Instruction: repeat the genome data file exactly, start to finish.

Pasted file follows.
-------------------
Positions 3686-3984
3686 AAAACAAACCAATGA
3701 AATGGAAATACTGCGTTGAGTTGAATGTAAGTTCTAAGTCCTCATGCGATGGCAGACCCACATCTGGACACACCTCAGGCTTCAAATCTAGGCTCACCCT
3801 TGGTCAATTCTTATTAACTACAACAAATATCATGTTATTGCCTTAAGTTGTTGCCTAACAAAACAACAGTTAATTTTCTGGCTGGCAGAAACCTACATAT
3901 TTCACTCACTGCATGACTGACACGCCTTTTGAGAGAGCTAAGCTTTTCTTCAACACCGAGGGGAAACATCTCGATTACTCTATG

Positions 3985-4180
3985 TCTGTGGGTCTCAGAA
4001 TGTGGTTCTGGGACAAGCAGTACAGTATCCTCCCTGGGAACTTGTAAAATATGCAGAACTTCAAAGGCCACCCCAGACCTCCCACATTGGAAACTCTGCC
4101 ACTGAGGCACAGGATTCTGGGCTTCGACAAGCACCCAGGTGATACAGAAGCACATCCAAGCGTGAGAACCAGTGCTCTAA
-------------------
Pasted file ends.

Positions 3686-3984
3686 AAAACAAACCAATGA
3701 AATGGAAATACTGCGTTGAGTTGAATGTAAGTTCTAAGTCCTCATGCGATGGCAGACCCACATCTGGACACACCTCAGGCTTCAAATCTAGGCTCACCCT
3801 TGGTCAATTCTTATTAACTACAACAAATATCATGTTATTGCCTTAAGTTGTTGCCTAACAAAACAACAGTTAATTTTCTGGCTGGCAGAAACCTACATAT
3901 TTCACTCACTGCATGACTGACACGCCTTTTGAGAGAGCTAAGCTTTTCTTCAACACCGAGGGGAAACATCTCGATTACTCTATG

Positions 3985-4180
3985 TCTGTGGGTCTCAGAA
4001 TGTGGTTCTGGGACAAGCAGTACAGTATCCTCCCTGGGAACTTGTAAAATATGCAGAACTTCAAAGGCCACCCCAGACCTCCCACATTGGAAACTCTGCC
4101 ACTGAGGCACAGGATTCTGGGCTTCGACAAGCACCCAGGTGATACAGAAGCACATCCAAGCGTGAGAACCAGTGCTCTAA